We left TBI Turkwel Monday morning for our camping trip, from which we would be returning on Wednesday afternoon. We would be camping for two nights near the village of Nariokotome; the famous hominin site of Nariokotome boy, KNM-WT 15000, is only a few minutes away! On our drive to Nariokotome, we would be making two stops: first, at the Kalokol Namoratunga pillar site, and second, at Lomekwi 3!
The Kalokol Namoratunga site is one of several megalith sites in the Turkana Basin. There are many large, pillar-shaped rocks standing upright in a cluster. Though the exact purpose or construction mechanism is unknown, there is a local myth concerning the many Namoratunga sites in the Turkana Basin. According to the myth, many many years ago, a group of people were singing around a campfire. The devil appeared and wanted to sing with them, but told them they had better not laugh at his voice. When he began to sing, they couldn’t help but laugh, some doubled over or leaning back they were laughing so hard. Filled with anger, the devil turned them all to stone just as they were, and this is why some stones are straight up while others are leaning over.
Unfortunately, this site has been severely damaged over the past several years—people have come in the middle of the night and dug up stones, looking for precious minerals or treasures underneath them, or thinking the stones themselves may be valuable (they actually have little direct monetary value, as they are large basalt pillars).
Our next stop was at the Lomekwi 3 site, the oldest stone tool site in the world! Because this is still an active excavation, Dr. Professor Harmand had us walk very carefully and follow her path exactly so as to not disturb anything. At the site, she explained their excavation progress and findings, and the direction they will take in further excavations. Additionally, we visited the hill her discovery team had climbed the day they first decided to survey this area.
In this area, there are still several Lomekwian tools on the surface that have eroded out from layers of sediment. Though it was amazing seeing the Lomekwian tools in the lab, there is a distinct feeling of awe and veneration when seeing the oldest stone tools in the exact area they were left 3.3 million years ago, where some hominin (there is still an active debate as to which hominins may have made and used the Lomekwian tools) made and used each tool, at this very place. It is a truly humbling thought, to imagine how far our technologies have come and to see firsthand, where they began.
We arrived at camp right before five, with plenty of sunlight left to set up our tents and go to the nearby well, where we would be getting water to drink and shower for the next few days. When we were finished setting up camp, Dr. Professor Harmand introduced us to Sammy Lokorodi, a local from Nariokotome who works on her team. In fact, Sammy was the first to find a Lomekwian tool that fateful day they were first surveying the area! Sammy was kind enough to explain, from his perspective, the discovery of the Lomekwian industry.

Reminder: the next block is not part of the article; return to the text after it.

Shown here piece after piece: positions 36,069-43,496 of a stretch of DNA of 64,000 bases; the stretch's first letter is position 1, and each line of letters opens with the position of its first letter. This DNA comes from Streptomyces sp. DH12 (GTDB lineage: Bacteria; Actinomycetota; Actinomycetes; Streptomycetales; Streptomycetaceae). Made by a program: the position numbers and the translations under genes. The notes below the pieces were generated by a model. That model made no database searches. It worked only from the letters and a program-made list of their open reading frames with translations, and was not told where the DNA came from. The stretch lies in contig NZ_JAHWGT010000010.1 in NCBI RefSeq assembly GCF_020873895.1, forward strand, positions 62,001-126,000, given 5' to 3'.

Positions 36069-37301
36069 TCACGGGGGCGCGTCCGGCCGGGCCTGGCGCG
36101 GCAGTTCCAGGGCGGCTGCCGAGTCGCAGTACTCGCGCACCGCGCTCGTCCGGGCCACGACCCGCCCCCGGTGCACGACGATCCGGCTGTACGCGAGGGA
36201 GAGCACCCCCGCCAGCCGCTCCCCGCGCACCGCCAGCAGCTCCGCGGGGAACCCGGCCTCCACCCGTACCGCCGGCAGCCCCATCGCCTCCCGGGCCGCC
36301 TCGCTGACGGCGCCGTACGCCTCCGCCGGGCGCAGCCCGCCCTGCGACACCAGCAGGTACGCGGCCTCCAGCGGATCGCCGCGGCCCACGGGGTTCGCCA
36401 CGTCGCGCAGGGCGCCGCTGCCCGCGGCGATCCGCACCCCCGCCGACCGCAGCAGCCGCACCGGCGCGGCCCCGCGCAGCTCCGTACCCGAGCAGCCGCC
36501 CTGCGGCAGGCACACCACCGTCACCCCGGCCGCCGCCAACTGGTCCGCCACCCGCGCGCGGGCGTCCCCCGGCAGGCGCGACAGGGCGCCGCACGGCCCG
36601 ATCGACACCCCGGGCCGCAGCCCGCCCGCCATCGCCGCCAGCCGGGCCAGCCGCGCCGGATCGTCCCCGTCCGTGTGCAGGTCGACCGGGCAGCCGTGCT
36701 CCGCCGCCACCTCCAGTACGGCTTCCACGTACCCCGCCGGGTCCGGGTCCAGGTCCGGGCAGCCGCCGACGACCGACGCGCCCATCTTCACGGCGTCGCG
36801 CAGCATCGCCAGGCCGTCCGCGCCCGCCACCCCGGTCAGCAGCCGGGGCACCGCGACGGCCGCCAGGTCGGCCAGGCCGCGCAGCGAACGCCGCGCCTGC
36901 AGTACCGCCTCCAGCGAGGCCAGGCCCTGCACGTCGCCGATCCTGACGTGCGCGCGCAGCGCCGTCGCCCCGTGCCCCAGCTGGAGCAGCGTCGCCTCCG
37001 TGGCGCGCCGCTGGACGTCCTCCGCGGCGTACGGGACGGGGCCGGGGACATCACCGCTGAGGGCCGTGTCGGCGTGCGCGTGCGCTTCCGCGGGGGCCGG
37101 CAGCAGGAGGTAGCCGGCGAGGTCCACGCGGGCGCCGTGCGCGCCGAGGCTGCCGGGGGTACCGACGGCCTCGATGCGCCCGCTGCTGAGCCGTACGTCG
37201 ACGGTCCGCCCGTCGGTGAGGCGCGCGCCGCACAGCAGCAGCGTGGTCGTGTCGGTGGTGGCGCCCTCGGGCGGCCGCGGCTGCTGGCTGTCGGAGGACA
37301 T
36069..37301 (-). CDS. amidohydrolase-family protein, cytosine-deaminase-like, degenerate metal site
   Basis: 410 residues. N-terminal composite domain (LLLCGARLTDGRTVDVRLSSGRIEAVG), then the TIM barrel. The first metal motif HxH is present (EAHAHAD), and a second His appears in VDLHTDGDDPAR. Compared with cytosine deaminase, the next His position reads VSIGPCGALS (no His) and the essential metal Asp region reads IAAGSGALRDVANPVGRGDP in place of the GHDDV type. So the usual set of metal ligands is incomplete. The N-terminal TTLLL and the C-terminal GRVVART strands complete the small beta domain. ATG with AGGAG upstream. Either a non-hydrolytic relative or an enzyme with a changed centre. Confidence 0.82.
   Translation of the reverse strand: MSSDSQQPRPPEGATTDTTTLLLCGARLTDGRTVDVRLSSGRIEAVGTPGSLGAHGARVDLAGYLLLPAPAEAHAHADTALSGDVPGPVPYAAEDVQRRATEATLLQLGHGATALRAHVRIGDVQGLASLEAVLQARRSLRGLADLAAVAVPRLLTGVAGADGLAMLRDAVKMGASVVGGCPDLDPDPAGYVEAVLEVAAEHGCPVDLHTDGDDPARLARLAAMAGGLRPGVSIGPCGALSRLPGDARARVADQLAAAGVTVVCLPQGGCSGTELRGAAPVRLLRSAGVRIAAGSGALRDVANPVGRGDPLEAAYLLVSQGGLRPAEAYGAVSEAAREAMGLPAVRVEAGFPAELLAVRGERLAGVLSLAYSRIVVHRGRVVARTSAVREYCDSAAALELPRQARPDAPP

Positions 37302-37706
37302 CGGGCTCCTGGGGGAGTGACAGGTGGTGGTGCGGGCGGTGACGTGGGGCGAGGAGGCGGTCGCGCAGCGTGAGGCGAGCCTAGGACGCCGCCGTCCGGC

That night, we were greeted by a gorgeous full moon (in fact, it was both a blood and supermoon, adequately named given its color and enormous size).
We spent the majority of the next day visiting several of the different sites at Kokiselei. However, prior to our drive there, we stopped by the site of Nariokotome boy! Francis, a TBI field assistant, is from the village of Nariokotome and was actually present back in 1984 when the fossil was first discovered! While at the site, he recounted his experience that day and told us more about the discovery.
Before the team’s discovery of the Lomekwian industry, Dr. Professor Harmand and her team conducted several excavations at the sites of Kokiselei, where they discovered the oldest Acheulean tools at Kokiselei 4, dated at 1.76 million years. Though we would be visiting Kokiselei 4, we would also see several of the other sites that her team worked on in this area.
We first stopped at Kokiselei 1, a younger Oldowan site dated around 1.8 million years. This site is characterized by a very high spatial density of artefacts, so the students spent about half an hour flagging as many artefacts as they could, again, discussing any confusing or interesting tools they found.
At Kokiselei 4, Dr. Professor Harmand explained that because this is the oldest Acheulean site, the tools are not quite as well made as are some of the later Acheulean specimen. After further discussing this site, the students spread out to find some of their own Acheulean tools!
After lunch, we collected raw materials for the knapping activity the students would be doing on Thursday. Students needed to collect a basalt hammerstone, and cores of both phonolite and rhyolite (raw materials that tend to be good for flaking and shaping). There are a few guidelines that can help when selecting raw material: hammerstones should be well rounded; cores should have good natural angles (acute angles allow for natural striking platforms), be fine-grained, and be able to be held in one hand. As the students soon realized, selecting quality raw materials is not as easy as just picking up rocks! Having to select their own raw materials really made the students think about the cognition of tool-making hominins: selecting appropriate raw material is just as necessary as being able to make a flake!
That evening, we visited Nariokotome village. Some of the students played football with the locals while other students played with the local kids! It is always amazing to see how joy can so easily be spread across language and culture. Happiness was written all over the students’ faces on their walk back to camp.